Two of the books I love the most are not directed toward white people at all - they are beautiful memoirs that allow a glimpse into what young, black women experience growing up in the United States. They are both piercingly honest, raw, and incredibly important. Keep in mind as you read them (and you should read them, when you’re ready), that these books are not for you. You can read them and learn so much from them, but in their entirety, they are written by black women for black women and the black community, and they make no attempt to make their work accessible to white people. Why should they? I’m telling you this because these books are more likely to challenge you, or maybe even bring up feelings of defensiveness. This is all OK. This Will Be My Undoing by Morgan Jerkins and Eloquent Rage by Brittney Cooper are books along these lines. They will open you up, spill you out, and challenge you to sit with and allow space for the deeply reasonable, righteous fury women of color live with every day as a result of their constant oppression.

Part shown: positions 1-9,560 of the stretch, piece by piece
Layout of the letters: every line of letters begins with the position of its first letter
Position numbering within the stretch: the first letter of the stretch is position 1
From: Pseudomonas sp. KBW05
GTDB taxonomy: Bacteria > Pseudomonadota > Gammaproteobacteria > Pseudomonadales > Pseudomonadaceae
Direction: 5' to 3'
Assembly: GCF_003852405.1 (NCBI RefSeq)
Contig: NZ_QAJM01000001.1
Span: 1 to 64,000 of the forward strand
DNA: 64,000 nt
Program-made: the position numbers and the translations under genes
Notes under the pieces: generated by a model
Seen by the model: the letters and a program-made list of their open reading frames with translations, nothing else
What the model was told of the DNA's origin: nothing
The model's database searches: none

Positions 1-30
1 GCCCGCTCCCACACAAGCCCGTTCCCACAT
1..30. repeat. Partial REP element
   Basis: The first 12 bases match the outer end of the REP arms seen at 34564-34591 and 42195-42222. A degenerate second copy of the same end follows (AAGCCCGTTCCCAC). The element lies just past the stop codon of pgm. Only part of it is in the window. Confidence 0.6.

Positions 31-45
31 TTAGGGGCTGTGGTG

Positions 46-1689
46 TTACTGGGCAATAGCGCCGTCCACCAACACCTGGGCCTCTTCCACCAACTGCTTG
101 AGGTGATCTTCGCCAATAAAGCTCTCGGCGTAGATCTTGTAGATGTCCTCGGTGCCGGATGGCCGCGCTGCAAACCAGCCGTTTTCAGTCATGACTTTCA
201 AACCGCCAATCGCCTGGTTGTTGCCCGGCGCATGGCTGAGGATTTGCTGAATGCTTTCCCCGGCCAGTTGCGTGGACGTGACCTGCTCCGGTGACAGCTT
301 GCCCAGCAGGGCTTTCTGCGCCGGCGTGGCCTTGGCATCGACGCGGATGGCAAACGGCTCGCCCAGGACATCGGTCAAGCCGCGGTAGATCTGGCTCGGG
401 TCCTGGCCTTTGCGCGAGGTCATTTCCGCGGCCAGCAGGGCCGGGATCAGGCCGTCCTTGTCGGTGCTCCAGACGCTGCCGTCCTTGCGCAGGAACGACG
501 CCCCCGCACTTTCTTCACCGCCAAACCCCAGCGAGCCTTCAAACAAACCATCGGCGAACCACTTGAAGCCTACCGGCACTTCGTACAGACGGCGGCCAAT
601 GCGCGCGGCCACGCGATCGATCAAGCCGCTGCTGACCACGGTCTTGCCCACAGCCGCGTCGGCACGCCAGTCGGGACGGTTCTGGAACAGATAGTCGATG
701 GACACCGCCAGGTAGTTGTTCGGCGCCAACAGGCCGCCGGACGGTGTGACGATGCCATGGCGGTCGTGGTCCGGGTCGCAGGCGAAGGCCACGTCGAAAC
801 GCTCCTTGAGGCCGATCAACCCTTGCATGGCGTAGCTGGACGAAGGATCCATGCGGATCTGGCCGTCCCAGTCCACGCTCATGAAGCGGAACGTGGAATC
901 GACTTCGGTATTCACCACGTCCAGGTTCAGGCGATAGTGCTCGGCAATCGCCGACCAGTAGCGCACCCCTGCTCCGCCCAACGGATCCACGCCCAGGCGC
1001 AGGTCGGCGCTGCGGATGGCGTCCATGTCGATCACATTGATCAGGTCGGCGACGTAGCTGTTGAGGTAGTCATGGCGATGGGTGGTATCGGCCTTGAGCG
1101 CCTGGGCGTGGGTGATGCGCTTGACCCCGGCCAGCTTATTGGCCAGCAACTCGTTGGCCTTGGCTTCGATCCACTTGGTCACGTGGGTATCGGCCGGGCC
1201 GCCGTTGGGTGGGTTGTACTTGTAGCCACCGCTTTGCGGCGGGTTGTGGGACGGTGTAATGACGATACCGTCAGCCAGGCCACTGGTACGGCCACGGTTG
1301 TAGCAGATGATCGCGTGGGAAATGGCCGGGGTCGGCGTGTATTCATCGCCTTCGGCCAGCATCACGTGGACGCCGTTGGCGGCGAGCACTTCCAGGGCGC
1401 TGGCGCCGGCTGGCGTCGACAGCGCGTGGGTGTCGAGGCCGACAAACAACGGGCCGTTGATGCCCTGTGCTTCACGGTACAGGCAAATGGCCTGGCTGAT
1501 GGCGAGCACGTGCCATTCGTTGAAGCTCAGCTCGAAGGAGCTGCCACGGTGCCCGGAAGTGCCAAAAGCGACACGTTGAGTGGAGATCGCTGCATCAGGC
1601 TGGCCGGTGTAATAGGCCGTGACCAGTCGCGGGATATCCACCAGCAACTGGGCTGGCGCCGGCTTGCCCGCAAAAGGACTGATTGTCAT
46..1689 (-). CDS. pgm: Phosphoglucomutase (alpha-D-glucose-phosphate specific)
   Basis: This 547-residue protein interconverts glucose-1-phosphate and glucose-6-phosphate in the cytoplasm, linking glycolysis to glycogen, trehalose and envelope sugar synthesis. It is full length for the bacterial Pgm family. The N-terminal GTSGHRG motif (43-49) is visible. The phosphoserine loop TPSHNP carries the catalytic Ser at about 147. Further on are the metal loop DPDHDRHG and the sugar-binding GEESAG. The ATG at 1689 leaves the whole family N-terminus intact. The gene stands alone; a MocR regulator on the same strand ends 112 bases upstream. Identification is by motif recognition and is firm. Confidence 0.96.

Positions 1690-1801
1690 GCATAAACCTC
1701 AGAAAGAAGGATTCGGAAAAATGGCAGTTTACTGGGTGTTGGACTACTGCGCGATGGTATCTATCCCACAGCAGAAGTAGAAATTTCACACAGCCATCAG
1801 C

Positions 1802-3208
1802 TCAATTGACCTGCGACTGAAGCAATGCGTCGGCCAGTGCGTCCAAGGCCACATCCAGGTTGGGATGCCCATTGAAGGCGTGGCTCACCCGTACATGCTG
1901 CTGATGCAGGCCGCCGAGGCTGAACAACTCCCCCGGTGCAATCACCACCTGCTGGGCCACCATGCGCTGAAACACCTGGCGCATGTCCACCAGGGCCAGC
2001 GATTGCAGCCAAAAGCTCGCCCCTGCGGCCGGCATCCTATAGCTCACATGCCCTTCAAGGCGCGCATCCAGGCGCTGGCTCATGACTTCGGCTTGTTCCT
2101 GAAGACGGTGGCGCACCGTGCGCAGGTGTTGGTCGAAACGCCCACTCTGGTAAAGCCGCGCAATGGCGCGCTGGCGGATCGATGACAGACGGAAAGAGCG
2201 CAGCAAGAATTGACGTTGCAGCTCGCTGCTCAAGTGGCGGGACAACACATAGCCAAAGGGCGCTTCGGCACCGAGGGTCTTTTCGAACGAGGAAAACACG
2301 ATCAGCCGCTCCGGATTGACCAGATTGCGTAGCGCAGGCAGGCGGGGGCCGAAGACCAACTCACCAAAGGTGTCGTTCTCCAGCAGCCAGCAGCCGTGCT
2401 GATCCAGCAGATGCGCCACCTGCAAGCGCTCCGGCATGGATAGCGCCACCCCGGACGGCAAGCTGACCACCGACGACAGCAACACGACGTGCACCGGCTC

A note on why I do this work. In May 2018, I was asked to present two breakout sessions at a conference focused on Diversity, Equity, and Inclusion. This was a challenging ask for me, because I do personally know people of color (not locally, unfortunately) who do DEI work. I do not want to ever, ever take work or exposure away from people of color, and this idea made me uncomfortable. However, I saw that several people of color were headlining or otherwise leading at the conference, and I also know it is part of my work to dismantle white supremacy, so I agreed to do it.